Chinese hoteliers making room for global expansion

Updated: 2011-05-27 10:47

By Lin Jing (China Daily European Weekly)

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 Chinese hoteliers making room for global expansion

A HanTing Hotel in Shanghai. HanTing, with more than 350 hotels, is looking to enter the global market through acquisitions. Wu Changqing / for China Daily

Country's rapid economic growth a great opportunity to lay 'solid foundation'

Chinese hoteliers are looking to buy even more hotels globally as they seek deals brought about by the financial crisis, industry analysts and hotel operators say.

On May 11, HNA Group, the parent company of Hainan Airlines, signed an agreement to pay 431.6 million euros for a 20 percent stake in Spain's NH Hoteles, which currently runs 400 chain hotels in 25 countries, mainly in Europe, Latin America and Africa.

HNA's businesses cover the air transportation, hotel, and tourism-related industries. Hainan Airlines has air routes in Europe, including flights from Beijing to Berlin, Budapest and Brussels.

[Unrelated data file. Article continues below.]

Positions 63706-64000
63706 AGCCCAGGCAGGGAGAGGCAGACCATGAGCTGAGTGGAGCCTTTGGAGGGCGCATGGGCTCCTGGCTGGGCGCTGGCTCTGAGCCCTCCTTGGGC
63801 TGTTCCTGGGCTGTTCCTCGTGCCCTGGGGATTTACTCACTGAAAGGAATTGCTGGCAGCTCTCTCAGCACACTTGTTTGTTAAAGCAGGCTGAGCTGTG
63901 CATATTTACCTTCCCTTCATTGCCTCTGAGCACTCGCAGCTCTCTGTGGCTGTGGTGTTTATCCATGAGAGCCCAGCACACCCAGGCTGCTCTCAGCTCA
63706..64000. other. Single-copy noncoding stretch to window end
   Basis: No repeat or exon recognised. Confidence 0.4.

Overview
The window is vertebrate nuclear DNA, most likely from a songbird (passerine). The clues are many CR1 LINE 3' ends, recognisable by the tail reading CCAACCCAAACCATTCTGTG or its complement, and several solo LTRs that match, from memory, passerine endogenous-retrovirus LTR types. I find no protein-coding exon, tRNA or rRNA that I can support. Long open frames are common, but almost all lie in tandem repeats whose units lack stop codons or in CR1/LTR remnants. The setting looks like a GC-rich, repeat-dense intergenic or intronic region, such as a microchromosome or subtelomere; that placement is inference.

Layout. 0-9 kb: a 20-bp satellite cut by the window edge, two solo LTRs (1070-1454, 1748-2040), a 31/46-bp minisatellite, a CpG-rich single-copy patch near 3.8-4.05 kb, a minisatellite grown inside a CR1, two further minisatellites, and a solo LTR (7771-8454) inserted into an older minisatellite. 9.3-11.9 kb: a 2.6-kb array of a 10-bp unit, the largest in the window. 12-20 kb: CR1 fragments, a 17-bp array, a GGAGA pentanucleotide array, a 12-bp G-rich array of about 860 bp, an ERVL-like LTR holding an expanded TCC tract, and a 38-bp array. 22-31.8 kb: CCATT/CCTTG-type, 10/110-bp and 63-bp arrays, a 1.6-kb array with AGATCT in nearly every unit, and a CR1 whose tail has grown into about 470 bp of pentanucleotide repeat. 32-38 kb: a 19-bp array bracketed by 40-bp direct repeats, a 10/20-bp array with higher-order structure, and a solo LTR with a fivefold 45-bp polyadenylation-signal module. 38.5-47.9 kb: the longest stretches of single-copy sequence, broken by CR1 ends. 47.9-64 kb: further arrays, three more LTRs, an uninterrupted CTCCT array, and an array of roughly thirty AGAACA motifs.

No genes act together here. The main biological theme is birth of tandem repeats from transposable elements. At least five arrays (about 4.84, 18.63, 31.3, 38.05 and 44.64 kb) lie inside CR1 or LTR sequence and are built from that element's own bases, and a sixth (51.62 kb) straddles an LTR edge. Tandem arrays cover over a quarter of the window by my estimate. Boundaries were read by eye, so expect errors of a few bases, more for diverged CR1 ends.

The deal is seen as another step forward for Chinese investors entering the hotel business in the West.

In January, the Sheraton Universal Hotel in Los Angeles was bought by the Shenzhen New World Group, which last year bought the Los Angeles Marriott Downtown Hotel.

Last year, the US-based hotel management company Interstate Hotels & Resorts was also bought by a joint venture between the Shanghai Jin Jiang International Hotels (Group) Company Limited and a US hotel investment company, Thayer Lodging Group, for about $300 million (213 million euros).

Before the deal, Interstate and its affiliates manage and/or have ownership interests in more than 225 hotels with about 46,000 rooms in the US, Belgium, Canada, the UK, India, Mexico and Russia.

HanTing Inns and Hotels, one of China's leading chains, is similarly looking to expand its operations by looking at hotels in the West.

"Tapping the international market is a natural move as Chinese hotel operators grow up," says Wu Jiajun, PR manager of HanTing Inns and Hotels, which operates an economy hotel chain in China, with more than 350 hotels in 55 cities.

The company has no establishments outside China, but Wu says HanTing is aiming to enter the global market and that Western hotels top its list.